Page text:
Dependency loops considered harmful?

Matthew Woehlke mw_triad at
Thu Sep 4 23:25:58 UTC 2008

Toshio Kuratomi wrote:
> Matthew Woehlke wrote:
>> Toshio Kuratomi wrote:
>>> Uhm... you realize that building an rpm every time you want to test a
>>> change as you develop an app is incredibly clunky?  It really is not
>>> going to happen.  Really.
>> I still submit that this itself is a problem that should be worked on...
>> Why must it be "too clunky"? Why can't we fix it so that expecting
>> developers to install via rpm, even for incremental builds, is perfectly
>> reasonable?
> Here's the workflow:
> [snip]

Thanks, but I didn't need an analysis of the current problems. I know 
it's not practical right now, but that was the whole point I was trying 
to make! Here's what I'd like to see:

Current workflow:
svn up
make install

Proposed workflow:
svn up
rpm-dev-install .

See how painless that was? And now, rather than 'make install' littering 
my drive with untracked files, the helper:
- rolled an incremental RPM
- updated the existing package
   - ...which removed any old files no longer there
   - ...and added/updated any modified files
- updated the rpm database to note that some-app is now installed (if it 
   - ...which also means that if some-app uses libfoo-devel, rpm now 
knows this and won't remove libfoo-devel until I remove some-app

>> Of course this process probably won't involve going through
>> a full rpmbuild, just something that tracks the installed files in rpm's
>> database along with updating the database for dependencies (i.e. it
>> would replace 'make install' but not 'make all').
> This is definitely not what rpm is designed to do.
> You could probably write a script that did it but you'd have to hook it
> up to all the dependency generating scripts and do minimal parsing of
> the spec file to get manually specified deps and you'd still have to
> work out how to do the make install step cleanly.... I don't see much
> return on investment here but YMMV.

Yes, you'd probably need to write a spec file, and you might need to 
fiddle with the 'make' step as well to make it more rpmbuild-like. Of 
course, something like this could also be integrated with popular build 
systems (I'd mainly care about cmake).

For that matter, rpmbuild might just work as-is if allowed to start with 
"dirty" source and build trees; you'd have to set things up carefully, 
but then it would be just a matter of having the source in a particular 
spot (which could be symlinked to get around any inconveniences there) 
and running rpmbuild instead of make. Then the trick is just making it 
work as not-root.

What I *don't* get it what's so special about rpm generation that people 
seem to think this can't be done. Would it produce an rpm that is 
suitable according to Fedora's packaging guidelines? Of course not! But 
that's not the objective. Yes, there are reasons current rpmbuild works 
the way it does, and I don't think we should change that. I'm just after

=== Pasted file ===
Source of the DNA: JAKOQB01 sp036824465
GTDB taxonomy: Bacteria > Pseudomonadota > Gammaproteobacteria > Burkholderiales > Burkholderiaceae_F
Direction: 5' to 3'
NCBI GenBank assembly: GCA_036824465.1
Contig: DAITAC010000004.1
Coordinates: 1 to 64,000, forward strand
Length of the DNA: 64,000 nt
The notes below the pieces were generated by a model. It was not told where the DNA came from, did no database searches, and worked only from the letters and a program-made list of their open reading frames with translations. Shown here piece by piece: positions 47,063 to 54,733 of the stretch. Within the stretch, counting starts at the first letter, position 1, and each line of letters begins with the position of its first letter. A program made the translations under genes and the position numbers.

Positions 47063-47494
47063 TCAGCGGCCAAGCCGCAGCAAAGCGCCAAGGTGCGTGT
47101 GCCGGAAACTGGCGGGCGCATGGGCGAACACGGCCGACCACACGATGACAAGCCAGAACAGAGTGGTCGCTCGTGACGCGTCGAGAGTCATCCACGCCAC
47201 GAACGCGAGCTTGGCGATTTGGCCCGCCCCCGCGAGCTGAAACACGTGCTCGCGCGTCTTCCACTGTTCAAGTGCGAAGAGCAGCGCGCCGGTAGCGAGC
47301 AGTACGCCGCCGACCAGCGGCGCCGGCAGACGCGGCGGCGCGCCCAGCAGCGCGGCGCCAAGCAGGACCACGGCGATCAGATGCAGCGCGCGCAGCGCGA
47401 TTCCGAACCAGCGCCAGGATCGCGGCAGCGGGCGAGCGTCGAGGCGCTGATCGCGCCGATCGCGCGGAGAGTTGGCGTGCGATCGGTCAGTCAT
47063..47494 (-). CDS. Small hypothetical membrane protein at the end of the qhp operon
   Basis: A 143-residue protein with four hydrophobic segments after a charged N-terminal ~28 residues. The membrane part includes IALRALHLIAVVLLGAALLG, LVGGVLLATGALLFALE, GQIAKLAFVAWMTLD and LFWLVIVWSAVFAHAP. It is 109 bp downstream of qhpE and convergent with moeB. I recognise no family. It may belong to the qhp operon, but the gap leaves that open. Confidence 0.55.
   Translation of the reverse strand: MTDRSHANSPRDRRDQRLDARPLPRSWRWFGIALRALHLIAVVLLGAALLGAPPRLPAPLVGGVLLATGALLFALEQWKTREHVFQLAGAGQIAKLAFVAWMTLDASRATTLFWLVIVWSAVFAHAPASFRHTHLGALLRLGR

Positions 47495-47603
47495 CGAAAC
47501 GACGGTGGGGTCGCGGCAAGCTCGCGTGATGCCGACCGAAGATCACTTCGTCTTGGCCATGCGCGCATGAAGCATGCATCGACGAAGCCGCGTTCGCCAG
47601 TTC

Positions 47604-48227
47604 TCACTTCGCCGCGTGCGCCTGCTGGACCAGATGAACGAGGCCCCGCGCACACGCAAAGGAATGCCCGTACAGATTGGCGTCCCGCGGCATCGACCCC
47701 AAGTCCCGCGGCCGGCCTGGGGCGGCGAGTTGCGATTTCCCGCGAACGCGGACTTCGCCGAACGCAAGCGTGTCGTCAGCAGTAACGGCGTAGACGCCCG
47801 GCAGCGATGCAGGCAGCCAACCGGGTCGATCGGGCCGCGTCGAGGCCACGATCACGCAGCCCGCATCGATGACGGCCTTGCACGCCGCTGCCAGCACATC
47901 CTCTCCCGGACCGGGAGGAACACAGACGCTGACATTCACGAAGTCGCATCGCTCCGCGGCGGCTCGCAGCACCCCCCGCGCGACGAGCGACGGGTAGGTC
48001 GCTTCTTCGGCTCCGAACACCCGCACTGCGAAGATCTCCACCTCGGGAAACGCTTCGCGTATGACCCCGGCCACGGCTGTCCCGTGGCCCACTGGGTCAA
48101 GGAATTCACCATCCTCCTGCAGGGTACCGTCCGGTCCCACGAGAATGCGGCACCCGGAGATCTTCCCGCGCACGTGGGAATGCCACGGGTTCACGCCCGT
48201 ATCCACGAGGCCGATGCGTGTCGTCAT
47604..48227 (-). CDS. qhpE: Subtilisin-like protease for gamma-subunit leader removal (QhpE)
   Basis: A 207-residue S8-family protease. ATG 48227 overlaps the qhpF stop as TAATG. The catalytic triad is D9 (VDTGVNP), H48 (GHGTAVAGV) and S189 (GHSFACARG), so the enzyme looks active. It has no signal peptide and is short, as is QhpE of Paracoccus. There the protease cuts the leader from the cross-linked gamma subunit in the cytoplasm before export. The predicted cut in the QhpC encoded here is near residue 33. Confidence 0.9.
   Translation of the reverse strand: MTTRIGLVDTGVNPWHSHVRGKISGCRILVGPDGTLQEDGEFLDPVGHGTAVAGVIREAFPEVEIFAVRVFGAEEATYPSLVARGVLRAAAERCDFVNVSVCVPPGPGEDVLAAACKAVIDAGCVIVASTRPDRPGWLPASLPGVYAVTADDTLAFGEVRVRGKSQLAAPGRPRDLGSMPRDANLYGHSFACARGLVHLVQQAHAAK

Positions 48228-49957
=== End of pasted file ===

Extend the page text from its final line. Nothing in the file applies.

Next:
a way to allow "non-canon" rpm's rolled from incremental builds.

Further, they should NOT be root-owned, they should be installable 
without needing to be root*, and they should stick out like sore thumbs 
if there is a conflict with repo packages (assuming they aren't 
installed "in addition", i.e. in /usr/local).

(* There should be a way for root to flag a particular such package as 
being allowed to satisfy dependencies for other packages, that would be 
persistent across updates of the package. IOW, I can install qt-copy, 
become root and tell rpm to use qt-copy to satisfy dependencies, and 
then poppler-qt4 without having to install the repo qt4. Now, obviously, 
trying to remove qt-copy will refuse due to poppler-qt4 needing it until 
I use the magic incantation (e.g. '--force --nodeps' or something along 
those lines, which would of course break poppler-qt4, but I was warned 
;-) )... unless I do it as root, which would just remove poppler-qt4.)

>>>> All the RPM database needs to do is store a single lousy bit of
>>>> information per package. The "is a dep" flag. Presumably installing
>>>> packages directly with rpm would not set this flag.
>>> s/not// to match the behaviour you say aptitude has.
>> Eh? I would think that 'rpm -Uvh <some-package>' should result in
>> <some-package> being flagged as a non-candidate-for-culling (unless rpm
>> is told otherwise). IOW, if I hand-installed some rpm, I don't want it
>> auto-culled. Maybe there is some miscommunication?
> Possibly.  I interpret the "is a dep flag" to mean package Foo was
> installed as a dep of package Bar.  Therefore, when package Foo is
> uninstalled, packages that depend on Bar and have "is a dep" set would
> be uninstalled.

Right, if those "is a dep" packages aren't needed by anything else (just 
to clarify; I'm sure that's what you meant).

What I don't get: Callum said that "rpm -i blah.rpm" would mark "blah" 
as a non-dep, i.e. would not be auto-culled. As I understand, you said 
that it *would* mark it for auto-culling. It seems to me that the former 
behavior is preferable; anything I install by hand should be 
non-auto-culled unless I say otherwise, not the other way around.

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